See that you live with care. Do not live foolishly but wisely. Redeem the time because we live in evil days. (Ephesians 5:15-16) What does it mean to redeem the time? Redemption speaks of purchasing something out of one use for another use. The sinner is redeemed out of slavery to sin to live in the liberty of service for Jesus. How then is time bought up to be used in another, better fashion?
Time is redeemed when it is understood as truly valuable. Queen Elizabeth is said to have cried out on her death bed, “Call time again, call time again! A world of wealth for an inch of time.” The Roman General Titus came to the end of a day in which he had done no good deed. When he realized what he had done he turned to his companions and said, “My friends, I have lost a day.” These unbelievers knew the preciousness of time. It was not something to be wasted, but something to be treasured. Each day was to be spent in the doing of that which is truly good.
For the Christian, redeeming the time is much more important than the accomplishment of some civic good or the gaining of one more moment in this life. Redeeming the time is buying each moment out of the hands of the world, the flesh and the devil to release it from the frivolity of temporary pleasures. Redeeming the time spends each moment for eternal gain.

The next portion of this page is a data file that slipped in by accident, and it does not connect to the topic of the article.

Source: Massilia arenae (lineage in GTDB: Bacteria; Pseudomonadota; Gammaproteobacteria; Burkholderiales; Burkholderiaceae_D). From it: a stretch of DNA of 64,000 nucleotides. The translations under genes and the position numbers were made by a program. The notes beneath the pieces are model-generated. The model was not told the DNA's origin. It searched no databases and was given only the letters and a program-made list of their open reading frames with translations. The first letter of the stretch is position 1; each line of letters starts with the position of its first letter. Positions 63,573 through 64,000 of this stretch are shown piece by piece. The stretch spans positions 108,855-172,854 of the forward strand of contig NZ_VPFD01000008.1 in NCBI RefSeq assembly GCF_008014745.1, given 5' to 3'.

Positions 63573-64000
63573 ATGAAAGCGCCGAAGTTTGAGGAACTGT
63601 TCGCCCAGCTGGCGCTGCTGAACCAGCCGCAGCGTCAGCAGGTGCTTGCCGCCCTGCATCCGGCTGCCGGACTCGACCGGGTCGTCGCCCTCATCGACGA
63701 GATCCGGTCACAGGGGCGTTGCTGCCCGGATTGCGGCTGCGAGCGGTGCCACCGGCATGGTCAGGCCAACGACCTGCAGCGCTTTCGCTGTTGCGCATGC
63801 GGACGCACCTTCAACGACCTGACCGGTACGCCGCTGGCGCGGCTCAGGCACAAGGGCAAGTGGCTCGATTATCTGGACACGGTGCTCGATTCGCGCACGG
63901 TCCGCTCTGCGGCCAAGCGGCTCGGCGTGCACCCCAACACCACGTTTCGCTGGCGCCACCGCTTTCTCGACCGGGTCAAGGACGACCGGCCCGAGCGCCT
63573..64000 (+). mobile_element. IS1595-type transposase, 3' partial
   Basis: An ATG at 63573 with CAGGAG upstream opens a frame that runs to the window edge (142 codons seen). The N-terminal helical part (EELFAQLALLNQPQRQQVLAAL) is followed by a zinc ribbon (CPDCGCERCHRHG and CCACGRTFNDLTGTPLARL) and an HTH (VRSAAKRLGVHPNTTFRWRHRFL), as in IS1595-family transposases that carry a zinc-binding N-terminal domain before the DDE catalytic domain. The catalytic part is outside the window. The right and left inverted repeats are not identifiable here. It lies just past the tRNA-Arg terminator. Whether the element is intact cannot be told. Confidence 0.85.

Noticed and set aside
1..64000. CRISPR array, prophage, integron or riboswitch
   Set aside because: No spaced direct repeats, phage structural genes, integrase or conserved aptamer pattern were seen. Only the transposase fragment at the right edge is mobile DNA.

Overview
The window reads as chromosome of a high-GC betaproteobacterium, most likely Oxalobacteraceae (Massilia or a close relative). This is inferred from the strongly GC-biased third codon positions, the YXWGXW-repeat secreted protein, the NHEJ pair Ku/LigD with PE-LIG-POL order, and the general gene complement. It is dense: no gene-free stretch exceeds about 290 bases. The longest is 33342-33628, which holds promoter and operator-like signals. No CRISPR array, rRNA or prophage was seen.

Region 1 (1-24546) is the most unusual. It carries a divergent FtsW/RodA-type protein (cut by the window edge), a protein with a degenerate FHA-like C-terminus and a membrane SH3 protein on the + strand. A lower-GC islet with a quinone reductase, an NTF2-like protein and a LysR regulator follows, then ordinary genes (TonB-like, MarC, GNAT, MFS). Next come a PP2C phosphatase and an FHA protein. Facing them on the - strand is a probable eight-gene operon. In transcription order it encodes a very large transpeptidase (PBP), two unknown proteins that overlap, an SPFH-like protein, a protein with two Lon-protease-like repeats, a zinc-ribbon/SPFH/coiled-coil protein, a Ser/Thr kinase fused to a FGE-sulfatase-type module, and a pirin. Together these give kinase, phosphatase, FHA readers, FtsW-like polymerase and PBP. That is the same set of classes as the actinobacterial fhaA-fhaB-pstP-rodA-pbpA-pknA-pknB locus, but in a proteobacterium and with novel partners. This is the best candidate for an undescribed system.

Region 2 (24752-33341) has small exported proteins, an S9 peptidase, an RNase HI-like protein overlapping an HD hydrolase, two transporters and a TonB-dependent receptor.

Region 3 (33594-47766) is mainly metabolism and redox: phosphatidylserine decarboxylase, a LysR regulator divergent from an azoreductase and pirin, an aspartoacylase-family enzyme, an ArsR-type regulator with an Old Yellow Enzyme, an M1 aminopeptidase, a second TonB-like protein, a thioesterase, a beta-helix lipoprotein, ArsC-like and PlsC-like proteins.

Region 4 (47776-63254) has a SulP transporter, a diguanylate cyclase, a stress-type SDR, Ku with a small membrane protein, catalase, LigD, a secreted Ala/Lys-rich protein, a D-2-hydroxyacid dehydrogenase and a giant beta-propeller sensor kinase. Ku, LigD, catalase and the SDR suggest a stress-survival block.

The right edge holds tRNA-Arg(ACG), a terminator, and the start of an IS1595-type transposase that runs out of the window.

Time is redeemed by using it all for the glory of God. Even in the performance of necessities such as eating and drinking, the time can be redeemed by sanctifying the food to God through thankfulness (1 Timothy 4:4-5) and by eating for God’s glory (1 Corinthians 10:31). Time is redeemed by spending it in reading the Word, meditating on the Word or speaking of the Word to others. (Colossians 3:16) Time is redeemed by spending it in constant prayer. (1 Thessalonians 5:17) Time is redeemed by being always ready to preach the gospel. (Colossians 4:3-5) Time is redeemed by taking every legitimate opportunity for good works. (Titus 3:8) Time is redeemed when the Christian does all he can to use all his days for the Lord.
Puritan Thomas Brooks said, ““The redeeming of time … is the redeeming of a precious treasure, which, if once lost, can never fully be recovered again. If riches should make themselves wings and fly away, they may return again, as they did to Job. If credit and honor and worldly greatness and renown should fly away, they may return again as they did to Nebuchadnezzer. If success and famous victories and conquests should make themselves wings and fly away they may return again a they did to many of the Roman conquerors and others. If time, whom the poets paint with wings, to show the swiftness of it, fly from us, it will never more return to us. Purchase at any rate all occasions and opportunities of doing good, that so ye may thereby, in some sort, redeem that precious jewel of time.”